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Boeing delivers its first 787 Dreamliner after pausing for over a year

Boeing is starting to overcome one of its larger hurdles in recent memory. CNBC notes the aircraft maker has delivered its first 787 Dreamliner in over a year, supplying American Airlines with one out of the nine vehicles it expects to receive in 2022. Boeing paused manufacturing in May 2021 as the Federal Aviation Administration reviewed how the company inspected planes following a string of manufacturing problems. ( More...

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mbrews 8
The delivery flight is being operated as American Airlines flight 9824 (AAL9824) 10 August 2022
Aircraft registration is N880BJ

Flightaware website shows the details at --

from Charleston, South Carolina USA to Victorville, California USA a flight of about 2150 miles.

Presumably at Victorville, California the airline will further prepare it for commercial service.
Sean Awning 3
Chris B 1
Sounds more like storage. Typicality, the aircraft are ready to take passengers from day 1.
Torsten Hoff 5
But Victorville is also home to Boeing AOG, which (among other things) handles interior completions of newly built Boeing aircraft.

On the other hand, the registration was updated yesterday (August 10) and N880BJ is no longer owned by Boeing, it has been handed over to AA. So short-term desert storage seems likely.
Chris B 1
I hear they are installing WiFi and other systems not available at the factory.
mbrews 4
Yes, they are usually ready at time of delivery. In press releases, American Airlines had been clamoring to receive 787s for the summer peak season. I have no inside knowledge about this one.

We can only speculate about what’s planned at VCV. Who knows, maybe the interior is less than pristine after many months of storage , heightened inspections, and sweltering humidity while stored at Charleston SC ?

According to Flightaware records, it’s first flight was on 11 April 2022, (4 months ago).

This aircraft is the smallest variant of 787. Specifically, a 787-8 model with less pax and cargo capacity than the 787-9. American Airlines operates both types.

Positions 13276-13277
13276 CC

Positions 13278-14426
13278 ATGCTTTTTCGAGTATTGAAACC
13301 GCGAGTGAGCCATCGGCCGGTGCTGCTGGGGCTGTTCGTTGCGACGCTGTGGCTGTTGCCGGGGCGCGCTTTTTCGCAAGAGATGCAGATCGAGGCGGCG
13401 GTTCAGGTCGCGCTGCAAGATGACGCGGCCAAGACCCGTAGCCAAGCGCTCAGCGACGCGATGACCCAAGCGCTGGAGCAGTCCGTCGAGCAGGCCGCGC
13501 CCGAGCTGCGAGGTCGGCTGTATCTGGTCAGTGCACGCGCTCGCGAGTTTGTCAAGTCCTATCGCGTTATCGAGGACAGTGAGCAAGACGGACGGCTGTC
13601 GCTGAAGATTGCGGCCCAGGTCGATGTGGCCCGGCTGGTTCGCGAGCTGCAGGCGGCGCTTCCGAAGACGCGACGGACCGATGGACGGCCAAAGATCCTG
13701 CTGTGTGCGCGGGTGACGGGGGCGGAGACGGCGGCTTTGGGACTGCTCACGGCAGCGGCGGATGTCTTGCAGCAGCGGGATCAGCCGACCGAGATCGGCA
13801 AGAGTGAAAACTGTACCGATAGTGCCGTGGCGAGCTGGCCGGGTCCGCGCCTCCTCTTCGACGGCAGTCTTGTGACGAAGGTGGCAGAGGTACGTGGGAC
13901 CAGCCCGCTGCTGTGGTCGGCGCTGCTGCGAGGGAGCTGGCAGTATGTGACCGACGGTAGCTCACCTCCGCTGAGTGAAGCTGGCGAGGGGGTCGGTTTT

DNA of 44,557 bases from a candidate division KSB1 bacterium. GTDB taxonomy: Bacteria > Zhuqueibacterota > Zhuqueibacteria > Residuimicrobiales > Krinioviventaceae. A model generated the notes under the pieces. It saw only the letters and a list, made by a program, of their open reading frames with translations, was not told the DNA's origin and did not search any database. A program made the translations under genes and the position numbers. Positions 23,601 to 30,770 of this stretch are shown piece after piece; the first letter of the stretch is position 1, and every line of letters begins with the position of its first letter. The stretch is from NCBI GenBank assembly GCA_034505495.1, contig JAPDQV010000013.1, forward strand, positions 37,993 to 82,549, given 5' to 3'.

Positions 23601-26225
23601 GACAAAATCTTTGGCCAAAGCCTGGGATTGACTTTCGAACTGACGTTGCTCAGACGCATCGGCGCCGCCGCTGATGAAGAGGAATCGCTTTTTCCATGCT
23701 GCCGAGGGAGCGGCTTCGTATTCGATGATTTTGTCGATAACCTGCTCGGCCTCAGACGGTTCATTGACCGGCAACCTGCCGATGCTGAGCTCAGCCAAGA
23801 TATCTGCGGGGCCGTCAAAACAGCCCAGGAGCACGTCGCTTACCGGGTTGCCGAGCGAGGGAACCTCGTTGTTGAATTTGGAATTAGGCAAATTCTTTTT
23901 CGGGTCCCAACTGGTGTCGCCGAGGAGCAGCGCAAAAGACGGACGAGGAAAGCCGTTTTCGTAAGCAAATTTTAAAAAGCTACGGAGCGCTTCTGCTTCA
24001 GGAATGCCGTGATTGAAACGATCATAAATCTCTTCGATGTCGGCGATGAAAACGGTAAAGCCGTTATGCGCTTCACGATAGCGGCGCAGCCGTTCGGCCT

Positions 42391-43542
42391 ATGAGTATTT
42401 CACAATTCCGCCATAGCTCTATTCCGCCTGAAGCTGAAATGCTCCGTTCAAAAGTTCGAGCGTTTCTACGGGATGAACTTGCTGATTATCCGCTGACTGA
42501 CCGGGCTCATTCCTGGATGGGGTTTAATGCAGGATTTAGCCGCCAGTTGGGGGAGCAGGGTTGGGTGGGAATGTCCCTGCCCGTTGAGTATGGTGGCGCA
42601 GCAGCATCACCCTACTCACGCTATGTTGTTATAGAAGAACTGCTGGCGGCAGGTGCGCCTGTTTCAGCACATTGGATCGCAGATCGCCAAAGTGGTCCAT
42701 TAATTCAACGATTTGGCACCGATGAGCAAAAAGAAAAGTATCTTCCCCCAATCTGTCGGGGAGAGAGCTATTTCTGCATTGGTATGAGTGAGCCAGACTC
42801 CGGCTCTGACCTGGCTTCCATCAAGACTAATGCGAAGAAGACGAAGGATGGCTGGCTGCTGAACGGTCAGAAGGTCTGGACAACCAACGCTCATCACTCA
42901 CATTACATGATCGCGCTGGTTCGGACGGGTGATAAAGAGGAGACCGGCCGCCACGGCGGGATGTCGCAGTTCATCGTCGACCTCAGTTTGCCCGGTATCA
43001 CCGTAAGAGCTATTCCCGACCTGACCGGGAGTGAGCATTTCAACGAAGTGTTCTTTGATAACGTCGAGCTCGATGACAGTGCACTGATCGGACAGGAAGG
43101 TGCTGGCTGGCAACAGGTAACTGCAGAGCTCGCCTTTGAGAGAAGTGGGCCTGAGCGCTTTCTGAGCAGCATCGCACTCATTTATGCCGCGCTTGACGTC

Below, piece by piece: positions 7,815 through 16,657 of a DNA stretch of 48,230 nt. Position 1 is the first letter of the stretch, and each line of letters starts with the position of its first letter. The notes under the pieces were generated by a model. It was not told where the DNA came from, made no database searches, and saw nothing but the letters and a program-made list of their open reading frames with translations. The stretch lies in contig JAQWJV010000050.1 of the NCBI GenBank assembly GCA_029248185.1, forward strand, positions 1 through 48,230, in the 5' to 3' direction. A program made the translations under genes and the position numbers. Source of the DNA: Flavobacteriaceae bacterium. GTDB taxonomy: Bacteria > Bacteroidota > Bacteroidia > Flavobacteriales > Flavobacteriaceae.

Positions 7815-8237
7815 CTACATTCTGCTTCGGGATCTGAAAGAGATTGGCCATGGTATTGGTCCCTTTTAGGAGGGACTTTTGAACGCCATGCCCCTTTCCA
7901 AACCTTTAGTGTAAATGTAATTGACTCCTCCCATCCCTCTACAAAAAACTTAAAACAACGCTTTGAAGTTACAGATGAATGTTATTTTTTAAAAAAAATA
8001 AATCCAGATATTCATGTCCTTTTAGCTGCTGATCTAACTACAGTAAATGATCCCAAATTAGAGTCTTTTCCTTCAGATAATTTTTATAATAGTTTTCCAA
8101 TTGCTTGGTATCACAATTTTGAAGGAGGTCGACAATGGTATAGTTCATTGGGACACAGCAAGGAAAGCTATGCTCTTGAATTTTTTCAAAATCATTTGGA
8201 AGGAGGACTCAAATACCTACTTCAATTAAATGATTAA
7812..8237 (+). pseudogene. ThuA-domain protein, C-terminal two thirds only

linbb -6
Why would it be as they finish the AC there? They fly AC to Portland OR for paint sometimes also among other areas like this one. Think you need more info before commenting.
jgoedker 3
Could it be they simply haven't any other place to put it? New aircraft often sit idle until the new schedule is released. Having an oddball type in a pattern causes havoc. Slipping a new aircraft into a route just replaces the originally scheduled. So, until the new schedules are produced, something has to sit.
K R 3
THE most likely explanation is yours. Plus factor in model trained flight crew availability too. AA were not given very much warning in time since the FAA refused point blank to schedule their certification work; making it difficult for first users like AA to schedule their work. As far as the FAA are concerned its up to the aircraft manufacturers and users to bear the cost of the FAA inefficiencies. This is probably just one of the costs (storage and fuel efficiency difference between old and new plane) that AA have to bear and a very minor one at that. Of course AA have, at least for now been able to pass on these costs to PAX so tis the old story - the taxpayer pays for the FAA salaries and their incompetence both - the IRA are the conduit for one payment and the airlines the conduit for the other.
mbrews 3
The aircraft has left Victorville Sept 13 2022, en-route to Dallas DFW, an American Airlines hub.

So, seems close to entering commercial service, now at the big hub after spending a month at VCV
Franky16 -3
Vehicles? Seriously?
btweston 1
Are you one of those guys who just has to say “airplane” all the time?
K R 2
Well we give things a name for a reason surely. Sure we could have said "Boeing delivers its first thing after pausing...." And "CNBC notes the thing delivering its first thing for..., supplying AA with one out of nine things....... But writing conventions (at least in my lifetime) have taught that being a specific as possible leads to better comprehension of the message. In this case the things we are talking about are called "aircraft" or more specifically for this article a "787Dreamliner aircraft". The use of "vehicle" is therefore totally and completely inappropriate and against all writing principles. The above was summarized by Frankly16 as "Vehicles/ Seriously?" His only transgression was summarizing beyond peoples ability to comprehend his message. Perhaps he should of said "this writer should not be employed by CNBC"?
Franky16 0
No - I call them aircraft….

And you?


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